Deja vu all over again

Been there, done that, shoveled out.

The snow began earlier than forecasts predicted, fell heavier than expected and now will accumulate more than anticipated. Early estimates said 4-6 inches, then 6-8 and now sit at 10-14.

A winter storm watch issued by the National Weather Service remains in effect until 6 p.m. Saturday. National Guard units stand in reserve, ready to assist overtaxed emergency crews and first responders. Road crews from the Virginia Department of Transportation hit the roads early, trying to stay ahead of the shower of white that rains down from the skies.  It is a battle they will lose.

The thermometer read 19 degrees at 6 a.m. — 10 digits above the predicted low of 9 but still bone-chilling. The high today is predicted just two degrees higher at 21.

Appalachian Electric Power’s outage map shows customers without electricity in Roanoke and Wythe Counties but — given recent history — that map will expand as the storm continues through the day.

The winter of extremes continues.

UPDATE: 1:35 p.m. AEP now reports power outages in Montgomery and Washington counties. About 135 customers dark in Montgomery, another 100 in Washington.

9 COMMENTS

    • I think the town does an excellent job given the area they have to cover and the resources they have to cover it with; only two employees and some vintage equipment. And remember that the municipal lot is a new installation to the town and no additional town resources have been added.
      This was a fairly substantial storm. I drove up from the Charlotte airport Sunday morning via I-77. From Lake Norman (Exit 33) to the Virginia state line (MM 105) the highway was often a single lane and covered with snow and ice. Quite treacherous. The NC DOT even posted messages along the highway asking people to stay home until Monday and that there was a winter advisory.
      But I took it in stride. I simply white-knuckled the steering wheel and drove slower and more carefully and arrived home safely. Unfortunately I have a steep portion to my driveway so I had to leave my Prius (which apparently was not designed or capable of handling even the slightest incline with snow) at the bottom of the drive.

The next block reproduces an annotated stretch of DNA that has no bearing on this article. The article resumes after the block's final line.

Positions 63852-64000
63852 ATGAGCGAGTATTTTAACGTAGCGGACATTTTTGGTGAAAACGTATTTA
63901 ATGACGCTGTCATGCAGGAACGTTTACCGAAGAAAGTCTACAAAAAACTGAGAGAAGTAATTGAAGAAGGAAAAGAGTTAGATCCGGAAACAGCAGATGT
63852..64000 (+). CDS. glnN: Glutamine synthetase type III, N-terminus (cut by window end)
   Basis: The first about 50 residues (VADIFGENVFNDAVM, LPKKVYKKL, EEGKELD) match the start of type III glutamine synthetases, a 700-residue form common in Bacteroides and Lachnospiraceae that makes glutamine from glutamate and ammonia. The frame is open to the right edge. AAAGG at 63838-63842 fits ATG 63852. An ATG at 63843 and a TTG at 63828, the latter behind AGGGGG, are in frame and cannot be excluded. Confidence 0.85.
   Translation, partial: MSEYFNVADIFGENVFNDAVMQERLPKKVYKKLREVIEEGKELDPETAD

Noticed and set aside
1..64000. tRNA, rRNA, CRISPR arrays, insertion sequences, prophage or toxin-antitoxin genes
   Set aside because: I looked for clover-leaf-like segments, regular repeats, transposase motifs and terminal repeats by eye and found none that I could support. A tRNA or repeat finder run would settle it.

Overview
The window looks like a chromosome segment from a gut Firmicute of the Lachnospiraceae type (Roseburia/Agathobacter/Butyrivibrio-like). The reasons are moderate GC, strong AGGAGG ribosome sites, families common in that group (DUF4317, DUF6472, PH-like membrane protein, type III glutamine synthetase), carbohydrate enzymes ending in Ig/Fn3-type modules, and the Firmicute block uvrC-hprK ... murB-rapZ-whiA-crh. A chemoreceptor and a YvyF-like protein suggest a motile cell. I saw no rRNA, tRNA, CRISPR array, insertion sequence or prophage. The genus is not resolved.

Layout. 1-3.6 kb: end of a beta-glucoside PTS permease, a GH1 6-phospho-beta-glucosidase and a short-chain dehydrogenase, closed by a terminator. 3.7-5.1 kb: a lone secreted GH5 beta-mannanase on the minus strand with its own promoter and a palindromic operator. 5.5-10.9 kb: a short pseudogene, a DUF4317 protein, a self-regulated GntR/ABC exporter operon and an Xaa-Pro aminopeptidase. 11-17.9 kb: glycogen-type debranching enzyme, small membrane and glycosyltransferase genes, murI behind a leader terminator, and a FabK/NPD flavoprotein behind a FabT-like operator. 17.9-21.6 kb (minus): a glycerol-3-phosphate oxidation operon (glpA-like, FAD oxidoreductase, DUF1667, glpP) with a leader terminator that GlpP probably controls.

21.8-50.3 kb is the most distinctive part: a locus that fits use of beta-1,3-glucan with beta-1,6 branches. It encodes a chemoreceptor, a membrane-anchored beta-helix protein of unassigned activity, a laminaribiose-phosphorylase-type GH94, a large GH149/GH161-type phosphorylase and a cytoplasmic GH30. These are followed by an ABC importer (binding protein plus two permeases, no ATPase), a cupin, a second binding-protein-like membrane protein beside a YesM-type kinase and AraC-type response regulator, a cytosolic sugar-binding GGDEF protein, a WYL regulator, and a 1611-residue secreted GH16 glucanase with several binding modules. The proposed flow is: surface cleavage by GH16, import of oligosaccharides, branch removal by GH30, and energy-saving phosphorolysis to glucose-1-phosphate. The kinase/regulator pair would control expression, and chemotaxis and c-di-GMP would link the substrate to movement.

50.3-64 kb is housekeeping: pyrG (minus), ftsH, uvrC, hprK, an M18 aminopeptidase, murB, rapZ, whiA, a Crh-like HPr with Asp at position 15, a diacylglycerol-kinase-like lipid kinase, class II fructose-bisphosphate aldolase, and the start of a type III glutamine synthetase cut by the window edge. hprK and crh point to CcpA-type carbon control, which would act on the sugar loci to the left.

I understand that winter storms are unpredictable and really stress the town budget. This is especially true when they visit us on weekends and holidays. With the economy the way it is we need to all be more patient and understanding and be more forgiving and even lend a hand and help out. (Like the Floyd town resident that picks up trash along Rte. 8 left by the Jamboree attendees on his way to work).
      I have always lived in a small town and in small towns neighbors look out for and help each other. I believe Floyd is still a small town. So let’s all reach out and help each other.

  1. One more thing, if you will please, Doug. Please remind drivers of trucks and SUV’s, etc. to clean off the tops of their vehicles. Thanks.

  2. Excellent to hear, Amy. During the last storm my windshield was repeatedly bombarded by snow flying off the top of trucks and SUVs. Thanks.

    • There’s another option. Why not double or triple the safe following distance when road conditions suggest it? I cleaned off my 2wd truck as best I could with a long handled broom. I went out on the road for a short 5 mile trip, half of which was snow packed but easily passable for any driver with half a wit. I was putting along at about 25 mph, enjoying the scenery and comfortably vigilant regarding uphill and downhill curves and other traffic.

      Of course there are people of no wit and a 4wd was soon on my bumper. Will I go faster? Of course not, and I’m almost tempted to stop and try to have a calm discussion about stupidity. Then there is the other background noise where I resist thinking of what I will club them with if I twitch or an animal runs in front of me and causes them not to be able to react in time before colliding with my sensible self.

      The small lump of stuff remaining on my camper top was actually helpful when we reached the mostly clear hardtop. I was traveling at about 40 instead of clear weather 50 mph. The snow dust was effective in creating a safer following distance. I returned home safely with the lump intact.

      Tailgate often? I’ll guess you don’t and it’s stuff that magically crosses lanes from the opposite direction. We need a law against trees and sunshine too.

  3. Again we fail to hear from AlGore about the weather. Hey, Drive-by media, how about interviewing nobel prize winning, Mr. Global Warming about this January !!!

    • The issue that Gore raises is climate change, which the loyal opposition likes to confuse by claiming global warming is only about warmer temperatures. I’d say this winter’s weather falls under the category of climate change, even as the rabid right wing tries so hard to ignore it and confuse the issue.

      And, for the record, the end result of global warming is another ice age.

      Nice try.

  4. Actually, the town did better this storm than the last. It looked like sidewalks were shoveled and more parking spaces available along the curbs. Whether the town cleans up the snow, or private business owners chip in and hire someone to plow (which did happen this time), it is important to clear the snow asap. Winter’s are always slow in Floyd but this year winter weather is squelching the potential of commerce even more. I hope our businesses in town, that keep things fun, interesting and accessible, hang in there and can squeeze by through all of this. Another storm this Friday will probably close things down for another weekend.

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